The Astronomy SE question Did a watch company really try to sue radio astronomers for using the word "pulsar"? If so, which astronomers? includes the following quote from Jocelyn Bell Burnell, the rebound radio astronomer who discovered pulsars:
These days as you know the name has traveled. There's watches called pulsars, certainly in the UK there's models of Nissan cars, you can sometimes find geraniums called pulsars, same name.
I'm told that in the United States the watch company tried suing the radio astronomers for use of the name!
The question there in Astronomy asks if this lawsuit happened and if so, which astronomers were sued.
Here however I would like to ask how to search for lawsuits where the Hamilton Watch Company may have sued astronomers or astronomical organizations for using the word "pulsar" in a way that infringes somehow on their (potentially trademarked) Pulsar watch.
If a byproduct of that answer happens to be an answer to that question as well, please feel free to post an answer to that question there.
Some information that might be used in constructing a search:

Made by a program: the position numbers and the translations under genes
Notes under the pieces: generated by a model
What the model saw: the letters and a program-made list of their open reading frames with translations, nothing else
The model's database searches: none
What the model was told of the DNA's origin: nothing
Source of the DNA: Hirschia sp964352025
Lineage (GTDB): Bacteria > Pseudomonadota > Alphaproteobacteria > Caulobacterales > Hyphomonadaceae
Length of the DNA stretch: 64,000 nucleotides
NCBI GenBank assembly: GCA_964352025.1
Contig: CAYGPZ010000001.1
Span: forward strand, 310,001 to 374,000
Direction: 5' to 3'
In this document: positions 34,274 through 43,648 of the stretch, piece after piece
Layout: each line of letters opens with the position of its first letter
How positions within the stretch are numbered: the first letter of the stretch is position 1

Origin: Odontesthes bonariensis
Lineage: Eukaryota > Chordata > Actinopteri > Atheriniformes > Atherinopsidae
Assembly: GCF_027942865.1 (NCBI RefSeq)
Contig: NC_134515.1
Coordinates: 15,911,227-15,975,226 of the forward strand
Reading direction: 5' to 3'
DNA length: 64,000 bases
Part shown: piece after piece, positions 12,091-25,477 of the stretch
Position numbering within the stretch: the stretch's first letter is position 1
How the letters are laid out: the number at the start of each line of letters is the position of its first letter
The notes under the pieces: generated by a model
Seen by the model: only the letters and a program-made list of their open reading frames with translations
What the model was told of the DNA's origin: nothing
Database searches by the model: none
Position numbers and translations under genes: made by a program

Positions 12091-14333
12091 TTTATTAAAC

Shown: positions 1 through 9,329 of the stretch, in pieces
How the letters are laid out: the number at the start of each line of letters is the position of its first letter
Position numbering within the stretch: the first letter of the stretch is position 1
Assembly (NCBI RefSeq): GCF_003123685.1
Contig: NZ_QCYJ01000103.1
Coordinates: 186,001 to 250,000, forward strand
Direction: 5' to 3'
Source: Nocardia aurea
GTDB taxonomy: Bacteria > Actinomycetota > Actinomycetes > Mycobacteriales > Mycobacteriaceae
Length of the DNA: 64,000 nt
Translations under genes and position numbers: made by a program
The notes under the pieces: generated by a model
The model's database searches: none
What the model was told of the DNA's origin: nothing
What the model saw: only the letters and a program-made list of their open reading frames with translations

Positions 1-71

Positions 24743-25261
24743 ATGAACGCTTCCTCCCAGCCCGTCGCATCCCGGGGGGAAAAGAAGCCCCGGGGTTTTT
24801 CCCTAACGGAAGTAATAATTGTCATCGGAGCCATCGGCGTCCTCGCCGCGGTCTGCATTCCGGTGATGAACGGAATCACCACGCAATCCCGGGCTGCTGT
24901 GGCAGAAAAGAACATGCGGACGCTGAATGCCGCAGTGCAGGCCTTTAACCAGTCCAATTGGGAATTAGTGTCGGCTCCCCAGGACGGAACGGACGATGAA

Notes from the video Jocelyn Bell Burnell Special Public Lecture: The Discovery of Pulsars (video cued at 48:37)
Jocelyn Bell Burnell, winner of the 2018 Special Breakthrough Prize in Fundamental Physics, delivered a special talk at Perimeter Institute about her 1967 discovery of pulsars and her remarkable career in physics.
Note that Dr. Bell Burnell raises her hand (perhaps in victory?) when she mentions this, and in the same context mentions the suggesting party of the term Anthony R. Michaelis:
Whilst at the Daily Telegraph, in 1968, Michaelis was the first person to coin and use the term "Pulsar" to describe the discovery of Jocelyn Bell Burnell and Antony Hewish of the "Pulsating Radio star" in 1967.
From Wikipedia's Pulsar (watch):
In 1970, Pulsar was a brand of the American Hamilton Watch Company which first announced that it was making and bringing the LED watch to market. It was developed jointly by American companies Hamilton and Electro/Data Inc.
In spring 1972, the first Pulsar watch was marketed by Hamilton Watch (the parent company, not the Hamilton Watch Division). With an 18-carat gold case, the world's first all-electronic digital watch was also the first to use a digital display – created with light-emitting diodes (LEDs). A button was pressed to display the time. The first Pulsar initially sold for $2100 ($13,400 in 2020 dollars).